This is not some latter day version of the Sharks and the Jets, minus the choreography. It’s even nastier than some back alley knife fight, because it takes place in an even more dangerous neighborhood: Federal regulations.
The U.S. Customs Bureau recently proposed rewriting the rules governing imported knives to broaden the definition of switchblades. It would expand the ban from the classic switchblade — think James Coburn in “The Magnificent Seven” — to any knife that can be opend by one hand with “inertia, gravity or both.”
In other words, a knife that can go from fully or partly closed to open with the flick of a wrist. They’d be illegal, just like the classic springloaded switchblade that opens with the press of a button.
That definition, in the words of C.J. Buck, covers a lot of knives. And as the president and chief executive officer of Buck Knives, he’d know.
For the record, Patty Murray’s favorite word is “help.” Maria Cantwell’s is “oil”. Cathy McMorris Rodgers’ is “students.”
In the Idaho congressional delegation, Mike Crapo’s fave is”energy”. Jim Risch’s is “guard”. Walt Minnick’s is “Idaho”.
That’s the conclusion of Capitol Words, a new Web site that combs through the Congressional Record for speeches and comments by members of Congress, then counts how many times they use words other than a or the or and or…well, you get the picture.
The record for some of the region’s honorables is much longer, because they’ve been around for years. For Minnick and Risch, who just arrived in January, it’s sparse, but the site also tracks their predecessors Larry Craig and Bill Sali.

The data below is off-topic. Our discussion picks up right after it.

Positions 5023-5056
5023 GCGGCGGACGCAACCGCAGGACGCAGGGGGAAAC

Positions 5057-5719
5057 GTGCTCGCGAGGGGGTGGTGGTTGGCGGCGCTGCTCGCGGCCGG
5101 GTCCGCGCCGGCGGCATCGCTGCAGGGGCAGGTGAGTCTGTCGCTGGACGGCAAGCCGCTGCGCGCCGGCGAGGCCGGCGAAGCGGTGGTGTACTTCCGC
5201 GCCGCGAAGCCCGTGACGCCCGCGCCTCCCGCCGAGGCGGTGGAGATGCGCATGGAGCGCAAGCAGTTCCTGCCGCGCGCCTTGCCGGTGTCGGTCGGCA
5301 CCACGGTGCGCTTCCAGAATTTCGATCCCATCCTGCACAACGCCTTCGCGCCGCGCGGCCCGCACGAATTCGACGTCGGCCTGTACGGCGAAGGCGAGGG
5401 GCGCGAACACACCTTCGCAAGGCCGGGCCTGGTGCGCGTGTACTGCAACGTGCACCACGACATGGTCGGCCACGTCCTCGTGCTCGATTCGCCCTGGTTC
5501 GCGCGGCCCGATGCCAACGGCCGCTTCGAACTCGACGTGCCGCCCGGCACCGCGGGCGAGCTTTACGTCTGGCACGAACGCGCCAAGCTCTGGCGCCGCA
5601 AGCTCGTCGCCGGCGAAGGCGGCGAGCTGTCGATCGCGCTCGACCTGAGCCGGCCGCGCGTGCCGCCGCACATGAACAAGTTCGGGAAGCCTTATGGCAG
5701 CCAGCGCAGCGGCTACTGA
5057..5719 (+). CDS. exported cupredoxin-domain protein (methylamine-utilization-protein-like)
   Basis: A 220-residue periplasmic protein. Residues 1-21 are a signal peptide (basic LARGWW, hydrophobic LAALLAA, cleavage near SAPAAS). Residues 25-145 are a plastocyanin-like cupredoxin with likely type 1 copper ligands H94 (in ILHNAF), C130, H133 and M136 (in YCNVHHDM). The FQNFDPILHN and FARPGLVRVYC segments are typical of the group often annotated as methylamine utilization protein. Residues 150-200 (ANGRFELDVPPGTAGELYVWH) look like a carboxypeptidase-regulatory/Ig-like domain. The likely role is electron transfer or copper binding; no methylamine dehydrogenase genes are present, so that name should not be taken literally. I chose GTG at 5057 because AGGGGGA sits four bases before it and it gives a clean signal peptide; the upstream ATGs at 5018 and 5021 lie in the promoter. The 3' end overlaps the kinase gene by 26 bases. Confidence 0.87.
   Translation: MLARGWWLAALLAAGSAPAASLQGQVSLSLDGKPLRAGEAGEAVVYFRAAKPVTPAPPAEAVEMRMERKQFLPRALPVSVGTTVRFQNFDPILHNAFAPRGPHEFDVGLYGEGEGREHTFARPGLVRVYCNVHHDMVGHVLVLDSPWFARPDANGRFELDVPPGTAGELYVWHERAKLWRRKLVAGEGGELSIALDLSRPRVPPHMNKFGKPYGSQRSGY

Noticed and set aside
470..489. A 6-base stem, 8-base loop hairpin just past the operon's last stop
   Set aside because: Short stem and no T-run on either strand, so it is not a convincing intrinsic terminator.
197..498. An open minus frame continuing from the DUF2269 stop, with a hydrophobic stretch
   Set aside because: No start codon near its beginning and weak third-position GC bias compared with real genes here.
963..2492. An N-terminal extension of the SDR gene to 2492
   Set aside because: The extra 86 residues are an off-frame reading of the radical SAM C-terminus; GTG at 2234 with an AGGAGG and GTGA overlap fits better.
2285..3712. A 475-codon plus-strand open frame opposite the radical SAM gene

Go inside to see the top 5 for each.
Happy Earth Day. Sorry I didn’t get you a card or a present.
To make up for it, Spin Control is passing along (without harming the environment as far as we can tell) Earth Day sentiments from elected officials. Inside the blog are paperless reproductions of E.D. statements from Washington Gov. Chris Gregoire and U.S. Rep. Walt Minnick, D-Idaho, and audio from Sen. Patty Murray, D-Wash.
Others will be posted if they come in
The White House and Washington state’s two Democratic senators were very happy to announce this week that a small piece of the stimulus package was headed to Spokane for a new medical clinic.
Community Health Association of Spokane was awarded a $1.3 million grant Monday from the Health and Human Services Department’s portion of the Recovery Act. (Forgive me for referring to seven figures of money as small, but we’re becoming so used to trillions that a million sounds picayune.)
Good for jobs, with unemployment moving up to 10 percent around here. Good for health, considering that those unemployed workers are also, mostly, uninsured. Good for the stimulus package.
Except that the clinic isn’t going to be in Spokane…
Well not exactly. But U.S. Rep. Walt MInnick did repeat his call today for “tough love” for the auto industry as it seeks federal bailout.
By that he means they need to submit reorganization plans to a bankruptcy judge, rather than coming to Congress. Go inside to read more of his comments from an appearance down in Lewiston.
Aww dad, does that mean we can’t borrow the car, or that there will be no car to borrow?
Go inside the blog to read his official statement.